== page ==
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Four Peaks

  5.0 ( 3 ) Favorite


12.4 mile 19.9 kilometer out and back


Ascent: 2,074' 632 m
Descent: -2,074' -632 m
High: 5,909' 1,801 m
Low: 5,394' 1,644 m


Avg Grade: 6% (4°)
Max Grade: 32% (18°)


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Trail shared by Mike Doocey

Scenic views of Tonto National Forest, Roosevelt Lake, and The Four Peaks.

Mike Doocey

Features Views · Wildlife

Check with USDA Forest Service for restrictions.


Four Peaks Trail #130 is part of the network of trails including portions of the AZT and the Pigeon Springs Trail.

Need to Know

Getting there, be sure to have good ground clearance. Many use the road to the trail for off-roading fun, and some days the road in is heavily traveled with ATVs, bikes, Jeeps, and other off-road vehicles. Respect the USDA Forest Service restrictions, particularly the fire bans if you plan on camping and hiking. You can call the Mesa Ranger Station for details. The ranger station recommended precautions for wildlife such as bear spray. There are no services, water, or restrooms.


The Four Peaks Trail #130 is well marked at both the trailhead and on the trail itself. Driving to the trailhead, you can expect an hour drive up a 4x4 trail to Brown's Peak. There is a parking area at the trailhead just off of Pigeon Springs Rd. Download the Hiking Project mobile app or bring a map as cell signals can be limited. There are a number of trails including the AZT in the area. Passage 20 and 21 are in this area. Browns Peak Trail is also accessible.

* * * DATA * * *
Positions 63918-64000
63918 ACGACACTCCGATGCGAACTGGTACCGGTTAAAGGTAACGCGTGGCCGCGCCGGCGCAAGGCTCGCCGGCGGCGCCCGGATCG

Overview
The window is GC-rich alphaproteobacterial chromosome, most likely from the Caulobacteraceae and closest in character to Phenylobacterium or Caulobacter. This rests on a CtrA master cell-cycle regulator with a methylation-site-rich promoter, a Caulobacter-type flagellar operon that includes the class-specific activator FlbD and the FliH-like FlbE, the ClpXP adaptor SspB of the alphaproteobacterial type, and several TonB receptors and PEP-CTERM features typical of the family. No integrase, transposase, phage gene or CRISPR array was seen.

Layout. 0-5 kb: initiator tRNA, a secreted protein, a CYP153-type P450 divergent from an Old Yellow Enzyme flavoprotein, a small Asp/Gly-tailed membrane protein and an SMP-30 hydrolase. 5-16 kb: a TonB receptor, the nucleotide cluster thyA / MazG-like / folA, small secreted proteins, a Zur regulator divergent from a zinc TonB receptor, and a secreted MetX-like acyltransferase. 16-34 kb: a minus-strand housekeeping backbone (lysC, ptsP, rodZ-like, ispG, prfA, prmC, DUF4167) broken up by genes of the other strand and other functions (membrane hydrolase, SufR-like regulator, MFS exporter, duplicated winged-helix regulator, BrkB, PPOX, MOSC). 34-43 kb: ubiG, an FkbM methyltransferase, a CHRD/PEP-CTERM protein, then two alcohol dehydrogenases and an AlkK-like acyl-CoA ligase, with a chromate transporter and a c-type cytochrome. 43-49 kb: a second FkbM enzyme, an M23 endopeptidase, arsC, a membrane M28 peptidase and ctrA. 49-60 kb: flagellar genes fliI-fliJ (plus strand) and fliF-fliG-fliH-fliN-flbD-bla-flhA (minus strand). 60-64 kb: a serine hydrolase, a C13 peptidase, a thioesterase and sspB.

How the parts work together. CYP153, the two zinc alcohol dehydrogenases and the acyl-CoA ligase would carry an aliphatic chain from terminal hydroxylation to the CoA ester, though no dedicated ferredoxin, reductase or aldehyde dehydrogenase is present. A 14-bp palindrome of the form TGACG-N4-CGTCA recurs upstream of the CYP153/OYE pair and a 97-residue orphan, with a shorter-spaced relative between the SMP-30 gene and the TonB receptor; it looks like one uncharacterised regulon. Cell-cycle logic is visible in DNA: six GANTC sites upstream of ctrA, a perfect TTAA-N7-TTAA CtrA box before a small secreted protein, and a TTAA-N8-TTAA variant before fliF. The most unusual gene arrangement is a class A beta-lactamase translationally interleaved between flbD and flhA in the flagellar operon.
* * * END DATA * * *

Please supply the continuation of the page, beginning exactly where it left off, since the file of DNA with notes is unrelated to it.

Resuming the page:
From the parking area at the trailhead off of Pigeon Spring Rd, there are trail markers for both Brown's Peak and the Four Peaks Trail #130. The trail starts out heading downhill from the parking lot and continues to descend and narrow as you move further from the more trafficked portions of the trail.

At just over 1.6 miles, hikers will turn east onto the AZT - Passage 20 - Four Peaks section of the Arizona Trail. This section has a lot of ups and downs with scenic views of Tonto National Forest, Roosevelt Lake, and the Four Peaks. At just over 12 miles with some sections containing over 30% grades, and it is a very difficult trail in certain portions.

Flora & Fauna

Cactus and other Arizona flora and fauna can be found throughout the trail. This is bear country. Rattlesnakes and mountain lions are also in the area. Much of the trail is exposed to shade from the pines that have grown back in areas damaged by the 1996 fire. The scars of the fire are evident throughout the area.

History & Background

Large portions of this area of Tonto National Forest were destroyed in a fire in the mid-90's. The area is still recovering. The area is also host to amethyst mines.

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Sep 10, 2019
Kathryn Fondren
Had to turn back because of a storm. 5mi — 3h 00m

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  5.0 from 3 votes


  5.0 from 3 votes
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1,851 Since May 12, 2018



The Four Peaks segment of the AZT offers great views of Theodore Roosevelt Lake.
Mar 27, 2017 near Tonto B…, AZ


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